NASA Experiment Shows Signs Of Life From One Planet’s Moon

By TeeJay Small | Published


The latest groundbreaking experiments from NASA have planned to identify signs of life in Saturn’s icy moon, known as Enceladus. Per a recent report in The Debrief, the government-funded space exploration program has revealed plans to study water plumes that have been ejected from Enceladus to check for the early building blocks of life.

Examining Ice Samples

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Previous attempts at studies of this nature have failed due to the fragility of the tiny ice grains which these massive plumes are composed. New collection techniques have seen researchers utilizing custom-built tools to extract data from the ice without destroying their samples.

This is highly exciting news, as it could finally serve as a definitive answer to the age-old question, are we alone in the universe?

Genetic Imprints For Living Creatures


While scientists are certain there are no little green men roaming the surface of Enceladus in hovering saucers, scientists have long theorized that the frozen tundra may host some early genetic imprints for living creatures.

This would make a lot of sense as a leading scientific theory as to how life began on planet Earth suggests that microscopic bacteria first arrived on our little blue marble as passengers on a crash-landed comet.

First Discovered In 2005

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Science may never determine the original origin of the comet that brought life to our planet, but a positive finding of amino acids on Enceladus’ water droplets could mean that Earth has genetic cousins among the stars.

NASA first uncovered proof of ice plumes from the icy moon back in 2005, when they released the Cassini probe into space, which measured Enceladus’ ice plumes erupting from Enceladus’ Southern pole.

This research gave way to a scientific theory positing the existence of a massive hidden ocean flowing just beneath the crust of the orbiting satellite, much like those located on other celestial bodies with our solar system.

New Equipment And Experiments

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Since the initial discovery of ice outside of Enceladus, mission planners have proposed sending probes through the eject pattern to collect ice samples for study on Earth.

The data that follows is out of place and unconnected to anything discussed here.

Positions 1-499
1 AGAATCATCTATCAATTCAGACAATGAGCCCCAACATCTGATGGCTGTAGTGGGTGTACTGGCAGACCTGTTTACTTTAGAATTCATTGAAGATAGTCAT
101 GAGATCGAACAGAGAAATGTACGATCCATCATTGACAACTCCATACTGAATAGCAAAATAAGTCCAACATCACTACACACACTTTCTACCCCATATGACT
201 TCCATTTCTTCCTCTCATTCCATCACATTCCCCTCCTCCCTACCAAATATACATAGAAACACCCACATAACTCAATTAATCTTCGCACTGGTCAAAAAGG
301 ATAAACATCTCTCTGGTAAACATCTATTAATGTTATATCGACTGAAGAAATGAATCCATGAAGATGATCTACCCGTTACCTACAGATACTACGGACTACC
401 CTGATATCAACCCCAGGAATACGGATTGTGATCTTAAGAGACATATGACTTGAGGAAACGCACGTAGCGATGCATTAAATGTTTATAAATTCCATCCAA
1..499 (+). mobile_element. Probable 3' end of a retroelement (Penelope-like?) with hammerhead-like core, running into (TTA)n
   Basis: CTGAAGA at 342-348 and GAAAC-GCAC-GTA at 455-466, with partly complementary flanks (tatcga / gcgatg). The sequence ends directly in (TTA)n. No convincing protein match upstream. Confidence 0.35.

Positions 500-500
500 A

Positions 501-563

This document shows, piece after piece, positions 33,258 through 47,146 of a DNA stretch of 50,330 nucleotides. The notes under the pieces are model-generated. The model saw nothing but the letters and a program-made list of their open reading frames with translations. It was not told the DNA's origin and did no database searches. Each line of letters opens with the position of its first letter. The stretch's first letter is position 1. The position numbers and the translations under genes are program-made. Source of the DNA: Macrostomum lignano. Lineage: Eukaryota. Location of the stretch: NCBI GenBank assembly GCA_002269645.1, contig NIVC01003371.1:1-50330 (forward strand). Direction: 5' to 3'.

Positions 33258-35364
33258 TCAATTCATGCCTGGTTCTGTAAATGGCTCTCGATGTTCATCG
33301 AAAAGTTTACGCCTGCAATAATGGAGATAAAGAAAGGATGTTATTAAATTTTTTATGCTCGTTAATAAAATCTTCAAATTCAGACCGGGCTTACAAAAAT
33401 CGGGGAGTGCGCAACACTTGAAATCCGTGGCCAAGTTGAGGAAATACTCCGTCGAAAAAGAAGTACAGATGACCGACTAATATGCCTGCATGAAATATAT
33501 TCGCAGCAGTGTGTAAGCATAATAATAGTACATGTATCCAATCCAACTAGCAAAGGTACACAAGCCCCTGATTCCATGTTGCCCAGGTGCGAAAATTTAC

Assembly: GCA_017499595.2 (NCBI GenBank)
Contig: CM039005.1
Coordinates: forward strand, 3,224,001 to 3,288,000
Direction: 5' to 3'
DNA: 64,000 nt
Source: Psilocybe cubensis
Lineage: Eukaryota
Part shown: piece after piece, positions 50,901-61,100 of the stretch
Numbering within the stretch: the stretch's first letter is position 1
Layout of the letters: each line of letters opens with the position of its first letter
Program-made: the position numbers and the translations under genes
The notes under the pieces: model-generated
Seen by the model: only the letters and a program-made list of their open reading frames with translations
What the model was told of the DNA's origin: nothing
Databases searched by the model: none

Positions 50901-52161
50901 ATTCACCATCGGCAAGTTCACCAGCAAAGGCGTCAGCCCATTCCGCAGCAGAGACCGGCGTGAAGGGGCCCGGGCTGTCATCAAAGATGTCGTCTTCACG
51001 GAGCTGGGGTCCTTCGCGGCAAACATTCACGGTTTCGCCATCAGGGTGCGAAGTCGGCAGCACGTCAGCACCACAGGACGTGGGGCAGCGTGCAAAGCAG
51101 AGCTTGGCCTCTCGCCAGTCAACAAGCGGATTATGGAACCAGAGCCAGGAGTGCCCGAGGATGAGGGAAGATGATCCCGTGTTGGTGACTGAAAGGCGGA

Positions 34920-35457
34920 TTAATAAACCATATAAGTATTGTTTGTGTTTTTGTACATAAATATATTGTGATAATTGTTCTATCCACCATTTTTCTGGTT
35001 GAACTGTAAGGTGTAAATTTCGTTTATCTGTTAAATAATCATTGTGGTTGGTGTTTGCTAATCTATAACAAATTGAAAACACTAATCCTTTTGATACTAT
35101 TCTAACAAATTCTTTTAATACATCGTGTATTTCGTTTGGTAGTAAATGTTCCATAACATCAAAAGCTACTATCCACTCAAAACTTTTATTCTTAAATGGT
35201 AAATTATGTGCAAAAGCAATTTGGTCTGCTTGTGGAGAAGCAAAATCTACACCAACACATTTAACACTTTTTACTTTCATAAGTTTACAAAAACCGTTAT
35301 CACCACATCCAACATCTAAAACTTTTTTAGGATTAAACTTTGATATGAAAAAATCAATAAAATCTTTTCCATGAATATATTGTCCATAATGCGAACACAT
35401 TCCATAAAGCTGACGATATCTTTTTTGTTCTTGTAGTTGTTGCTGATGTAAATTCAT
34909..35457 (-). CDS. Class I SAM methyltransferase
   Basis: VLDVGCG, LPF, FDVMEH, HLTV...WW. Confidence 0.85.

Nearly two full decades later, a team of researchers from the University of California San Diego claim to have concocted the perfect equipment and data to follow through on the proposed experiments.

Professor Robert Continetti leads the team, who customized their own Spectrometer to study collision dynamics of ice particles at high velocities.

NASA Spending Millions?

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With any luck, this should assuage any remaining fears that NASA scientists previously held about spending millions of dollars to get a probe close enough to Enceladus to collect samples.

Continetti has also expressed that if NASA is too scared to continue the mission using his research and methods, that he’s certain other nations’ space exploration programs will be up to the task.

More Moon Plans

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India recently made history by landing their chandrayaan-3 probe on the South Pole of the moon, while other nations such as Russia and China have announced plans to send human beings to the satellites’ surface within the next decade or so.

All this is to say, humanity seems to be entering into a modern-day space race that should reignite the flames of deep-space discovery. With any luck, Enceladus could be humanity’s next great conquest.